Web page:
Concealed Rock, 2012, acrylic, 42 x 60 x 37 cm, courtesy of Long March Space

These new works by Zhan Wang continue his explorations of the nature of the universe and the forms that make up our understanding of it. Long March’s galleries have been divided into two areas, which might be characterized as a light space and a dark space. The light space presents floor- and wall-mounted panels of smashed rocks painstakingly recreated in the artist’s signature stainless steel, along with a centerpiece block of resin holding the ghosted shape of another rock suspended within. On the ceiling, a spotlight punches through a small opening so that, on the other (dark) side, a cone of light crosses the room, catching motes of dust in its beam. Aside from this penetration, the dark space simply presents two small video monitors, stacked on top of each other behind a column. One shows a rock suspended in deep blue ocean waters, and the other the documentation of how this first video was produced (by attaching a camera rig to the rock and dropping both into the sea).

Zhan Wang’s “My Personal Universe,” the large installation that he produced in 2011 for UCCA in Beijing, seemed like hubris in its grandiose intentions: from scale to interpretation, it aimed higher than it was able to reach. This new set of more modest works makes it clearer that, despite these grand schemes, the artist is in a continual process of experimentation that strives for perfection, but continually comes up against the imperfect nature of matter. This imperfection in the execution (the steel is never quite smooth) and final display of the objects (dust on the mirrored surfaces) perhaps, inadvertently, say much about the nature of the reality that Zhan is presenting.

Zhan Wang seems genuinely committed to his chosen forms. The technical skills developed in his pursuit of the perfect finish for his famed stainless steel Taihu rocks has fed through to the creation of these new high-finish stainless steel panels. The polished rocks are also juxtaposed with a sand-like surface— reportedly made from ground rock mixed with paper pulp. The nod towards the flat surface as a presentation device promotes its nature as a plinth, holding this in play with its nature as the material from which the rock particles are formed. This could make for an interesting commentary between Zhan’s “macro” reading of the rocks as connected to the universe, and their “micro” or local sense, as art objects— although this is not explicit.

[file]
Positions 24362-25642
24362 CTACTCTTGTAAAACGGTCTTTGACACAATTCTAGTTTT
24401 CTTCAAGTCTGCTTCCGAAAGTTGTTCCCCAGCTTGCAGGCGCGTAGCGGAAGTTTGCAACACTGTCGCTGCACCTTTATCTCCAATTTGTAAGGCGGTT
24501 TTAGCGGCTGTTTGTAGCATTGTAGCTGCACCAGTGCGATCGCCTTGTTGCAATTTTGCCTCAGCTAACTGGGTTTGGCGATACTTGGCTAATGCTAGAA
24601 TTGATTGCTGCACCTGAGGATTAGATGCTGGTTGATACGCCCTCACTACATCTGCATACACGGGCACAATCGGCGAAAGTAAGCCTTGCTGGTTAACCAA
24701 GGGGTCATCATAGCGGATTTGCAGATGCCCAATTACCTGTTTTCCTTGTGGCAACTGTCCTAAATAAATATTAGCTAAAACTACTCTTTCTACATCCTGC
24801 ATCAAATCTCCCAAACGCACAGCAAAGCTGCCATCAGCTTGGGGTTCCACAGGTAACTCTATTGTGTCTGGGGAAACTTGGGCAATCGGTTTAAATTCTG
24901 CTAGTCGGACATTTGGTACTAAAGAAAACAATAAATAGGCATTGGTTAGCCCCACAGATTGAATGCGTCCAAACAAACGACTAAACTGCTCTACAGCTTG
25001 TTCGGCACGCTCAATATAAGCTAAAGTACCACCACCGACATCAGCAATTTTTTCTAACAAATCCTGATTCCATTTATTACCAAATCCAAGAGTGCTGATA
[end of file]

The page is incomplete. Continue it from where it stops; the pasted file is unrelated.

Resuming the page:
Moving away from the forms that make up so much of Zhan Wang’s most visible works, the beam of light and the video are the more interesting experiments in this show. That said, the video of the rock being dropped into the ocean threatens to be neither one thing nor the other. While fitting into Zhan’s penchant for large-scale projects to place his rocks in relation to the world (taking a stone to the top of Everest, an unrealized project to return a stone to space, and so on), this new piece’s installation seems restrained in its small and discrete presentation. The effort involved in developing this project, including the creation of the elaborate camera rig, is in marked contrast to a simple event— a rock sinking. The resulting video seems almost comical in its depiction of this event—the effort far outweighing the results.

Zhan Wang’s works seem to want to have their cake and eat it too: they seek to play with the forms and their relation to the formless (hence the exhibition title), yet at the same time, to play on the margins of a highly visible monumentality. This ambiguity is actually what makes this show more successful than “My Personal Universe.” Maybe these works should be classed as “heroic failures,” as records of grand attempts that never quite reach their planned effect, and stand in powerful relation to the vicissitudes of reality.